Tips for Running With Your Dog

June 29, 2018

Now that summer is in full swing, let’s talk about running with your dog! We all know dogs love to run and it’s important to ensure they’re getting enough exercise, but always put safety first.

Running reportedly gives dogs many of the same physical and mental benefits as it does humans, The Washington Post reported. Not only does it keep pups in shape, but it also delivers the same “runner’s high” that people experience after a long run, according to a 2012 study completed by the Journal of Experimental Biology. So get out there with Fido today! But first, ensure you’re prepared! Here are some tips for running with your dog.

Consult your veterinarian

Always talk to your vet before you start running with your dog or any other exercise. You’re a runner but your pup may not be. Certain breeds were not made to run and can be prone to overheating, The Washington Post reported. According to one of Embark’s Veterinary Geneticists Dr. Kate Robinson, dogs don’t sweat all over their bodies, so they have to pant to reduce their core body temp. Additionally, some breeds aren’t as good as moving air in and out (like pugs).

Heat stroke is something to watch for and is reportedly associated with temperatures of 106 degrees or higher. Heat stroke can occur in as little as 10 minutes and can lead to multiple organ dysfunction, according to PetMD. Some symptoms include rapid heart rate and excessive drooling.

Consider age before running with your dog

Don’t start running with your furry friend too soon as a puppies’ joints and bones may not be fully formed, according to health.com. Here’s another reason to talk to your vet: every dog’s timeframe for when they can start running is different.

Weather and warm up

If it’s hot or humid, be sure to take regular breaks for both you and your pup. It’s also a good idea for both of you to warm up before running. “Be sure to let your dog set the pace and proper distance for him or her increasing both gradually,” Robinson explained.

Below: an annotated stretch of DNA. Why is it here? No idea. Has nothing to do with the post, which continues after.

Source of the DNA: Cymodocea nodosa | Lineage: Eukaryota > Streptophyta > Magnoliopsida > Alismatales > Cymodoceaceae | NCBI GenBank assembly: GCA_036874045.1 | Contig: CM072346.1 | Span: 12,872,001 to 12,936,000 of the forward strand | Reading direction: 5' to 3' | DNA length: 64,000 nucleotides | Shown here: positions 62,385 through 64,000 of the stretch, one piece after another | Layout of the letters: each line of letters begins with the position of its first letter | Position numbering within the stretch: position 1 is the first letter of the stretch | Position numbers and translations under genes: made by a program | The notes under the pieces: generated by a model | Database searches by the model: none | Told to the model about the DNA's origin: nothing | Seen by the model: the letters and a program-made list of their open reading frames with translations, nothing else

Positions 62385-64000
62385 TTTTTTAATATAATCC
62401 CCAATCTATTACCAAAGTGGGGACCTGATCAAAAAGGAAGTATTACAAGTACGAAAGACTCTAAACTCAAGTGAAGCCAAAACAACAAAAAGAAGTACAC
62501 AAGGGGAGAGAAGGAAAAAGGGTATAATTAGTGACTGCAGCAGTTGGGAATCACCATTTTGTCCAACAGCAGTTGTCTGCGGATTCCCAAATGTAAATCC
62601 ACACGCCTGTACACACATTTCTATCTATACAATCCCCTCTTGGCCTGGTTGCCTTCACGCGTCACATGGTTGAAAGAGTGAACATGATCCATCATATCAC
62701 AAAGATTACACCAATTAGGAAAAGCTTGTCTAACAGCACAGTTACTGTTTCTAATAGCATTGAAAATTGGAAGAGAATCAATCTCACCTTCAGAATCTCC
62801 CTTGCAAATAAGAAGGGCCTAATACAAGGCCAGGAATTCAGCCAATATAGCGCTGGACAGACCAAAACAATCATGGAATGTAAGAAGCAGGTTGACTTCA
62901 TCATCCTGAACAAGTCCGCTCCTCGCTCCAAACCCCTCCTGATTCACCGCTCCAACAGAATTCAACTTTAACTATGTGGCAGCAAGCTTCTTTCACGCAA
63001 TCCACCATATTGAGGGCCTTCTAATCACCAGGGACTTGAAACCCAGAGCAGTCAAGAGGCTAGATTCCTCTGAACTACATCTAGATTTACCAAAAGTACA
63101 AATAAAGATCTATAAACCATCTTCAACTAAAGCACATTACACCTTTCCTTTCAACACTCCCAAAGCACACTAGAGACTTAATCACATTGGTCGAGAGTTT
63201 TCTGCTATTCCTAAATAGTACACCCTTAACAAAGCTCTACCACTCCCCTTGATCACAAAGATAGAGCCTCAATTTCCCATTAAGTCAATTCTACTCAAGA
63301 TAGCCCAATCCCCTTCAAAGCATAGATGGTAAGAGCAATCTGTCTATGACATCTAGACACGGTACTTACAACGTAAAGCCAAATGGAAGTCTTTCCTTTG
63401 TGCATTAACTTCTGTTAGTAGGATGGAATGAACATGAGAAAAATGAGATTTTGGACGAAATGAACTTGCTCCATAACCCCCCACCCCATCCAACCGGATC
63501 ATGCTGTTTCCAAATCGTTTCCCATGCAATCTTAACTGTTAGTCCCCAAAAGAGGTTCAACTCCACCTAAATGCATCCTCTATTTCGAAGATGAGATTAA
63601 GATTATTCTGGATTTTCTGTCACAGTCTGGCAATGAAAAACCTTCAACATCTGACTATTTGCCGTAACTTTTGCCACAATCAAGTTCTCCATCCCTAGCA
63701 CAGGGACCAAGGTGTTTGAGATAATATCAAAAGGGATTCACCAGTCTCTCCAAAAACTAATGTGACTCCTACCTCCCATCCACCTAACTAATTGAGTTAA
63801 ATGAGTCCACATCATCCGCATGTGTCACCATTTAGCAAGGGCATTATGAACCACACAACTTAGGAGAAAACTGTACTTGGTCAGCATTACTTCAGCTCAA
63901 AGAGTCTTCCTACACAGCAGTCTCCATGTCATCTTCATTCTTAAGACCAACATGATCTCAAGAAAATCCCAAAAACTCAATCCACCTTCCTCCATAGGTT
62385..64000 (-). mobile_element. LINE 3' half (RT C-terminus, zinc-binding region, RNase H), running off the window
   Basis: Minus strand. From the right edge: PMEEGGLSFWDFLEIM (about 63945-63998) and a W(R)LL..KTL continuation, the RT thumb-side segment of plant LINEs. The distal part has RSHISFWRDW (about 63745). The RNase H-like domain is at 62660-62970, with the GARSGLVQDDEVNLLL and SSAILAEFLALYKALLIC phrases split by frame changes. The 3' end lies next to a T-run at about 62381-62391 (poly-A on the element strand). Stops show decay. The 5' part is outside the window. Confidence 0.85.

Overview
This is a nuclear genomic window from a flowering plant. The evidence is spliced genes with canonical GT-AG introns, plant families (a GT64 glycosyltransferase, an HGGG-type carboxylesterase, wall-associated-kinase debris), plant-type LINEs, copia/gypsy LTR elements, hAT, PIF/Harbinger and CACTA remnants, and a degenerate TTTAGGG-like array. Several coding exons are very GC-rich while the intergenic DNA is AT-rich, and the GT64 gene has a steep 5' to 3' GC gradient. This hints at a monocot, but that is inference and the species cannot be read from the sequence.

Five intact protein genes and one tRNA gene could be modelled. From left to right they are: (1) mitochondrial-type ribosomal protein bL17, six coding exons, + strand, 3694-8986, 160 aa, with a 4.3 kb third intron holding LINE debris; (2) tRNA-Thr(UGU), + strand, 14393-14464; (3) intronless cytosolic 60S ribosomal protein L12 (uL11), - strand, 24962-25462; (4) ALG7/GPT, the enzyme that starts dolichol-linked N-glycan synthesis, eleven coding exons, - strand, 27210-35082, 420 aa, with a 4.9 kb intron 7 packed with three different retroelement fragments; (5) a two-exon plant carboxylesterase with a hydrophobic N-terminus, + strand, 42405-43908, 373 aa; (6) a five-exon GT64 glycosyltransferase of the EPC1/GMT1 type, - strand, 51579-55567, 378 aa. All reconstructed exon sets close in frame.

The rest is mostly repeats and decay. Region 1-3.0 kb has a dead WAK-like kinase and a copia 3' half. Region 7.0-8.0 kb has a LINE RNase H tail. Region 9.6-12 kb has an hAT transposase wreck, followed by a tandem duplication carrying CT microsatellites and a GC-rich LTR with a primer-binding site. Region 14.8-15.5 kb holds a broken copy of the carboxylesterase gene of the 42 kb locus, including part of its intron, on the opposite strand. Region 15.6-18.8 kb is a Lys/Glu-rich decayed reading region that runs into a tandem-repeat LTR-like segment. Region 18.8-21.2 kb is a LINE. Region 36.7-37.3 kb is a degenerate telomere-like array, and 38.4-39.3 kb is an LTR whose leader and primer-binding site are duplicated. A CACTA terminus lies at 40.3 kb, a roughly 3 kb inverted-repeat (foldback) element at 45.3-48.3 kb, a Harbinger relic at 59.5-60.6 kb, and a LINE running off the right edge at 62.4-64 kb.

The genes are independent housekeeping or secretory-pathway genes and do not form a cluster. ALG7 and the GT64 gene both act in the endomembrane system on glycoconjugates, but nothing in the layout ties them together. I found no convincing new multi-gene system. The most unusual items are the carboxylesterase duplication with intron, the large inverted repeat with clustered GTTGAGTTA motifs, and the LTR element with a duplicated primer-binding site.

Hit the trails

Head to a trail for your run. It will be easier for your dog to run on a trail than asphalt, health.com reported. Asphalt can also easily burn your pup’s feet, even if it doesn’t feel hot to you. If your dog will wear them, buy protective booties to prevent irritation from sticks and rocks on trails as well, Robinson said. The natural sights and smells are also beneficial and can make your run more enjoyable. If you are headed into the woods, remember to provide your dog with flea and tick protection!

Use a leash

For safety, keep your dog on a leash and run a bit behind or at least next to him or her, with some slack in the leash. This will allow you to have more control over your furball if he or she sees a rabbit or other woodland creature that they’d like to play with. Robinson noted that a harness is more appropriate than a collar and she does not recommend retractable leashes. 

For serious runners, you may want a runner’s leash that goes around your waist so that your dog is secured but your arms are free in case you trip and have to catch yourself.

Bring water

Just like you need water while running, your pup does too. Bring enough water for both of you, and don’t forget a bowl for your furry friend. Click here for a fancy collapsible one that’s easy to store in a fanny pack or backpack during a run.

Looking for other activities to keep your doggo entertained this summer? We’ve got you covered. Don’t forget to connect with us on Instagram, Facebook, and Twitter for more important dog info, Embark dog stories, and more!

For the last decade, Ashley has been honing her skills as a multimedia content creator, including working in live television for a top 10 market station. She is now the Communications Manager at Embark Vet and lives in the Boston area with her dog-like cat, Cody.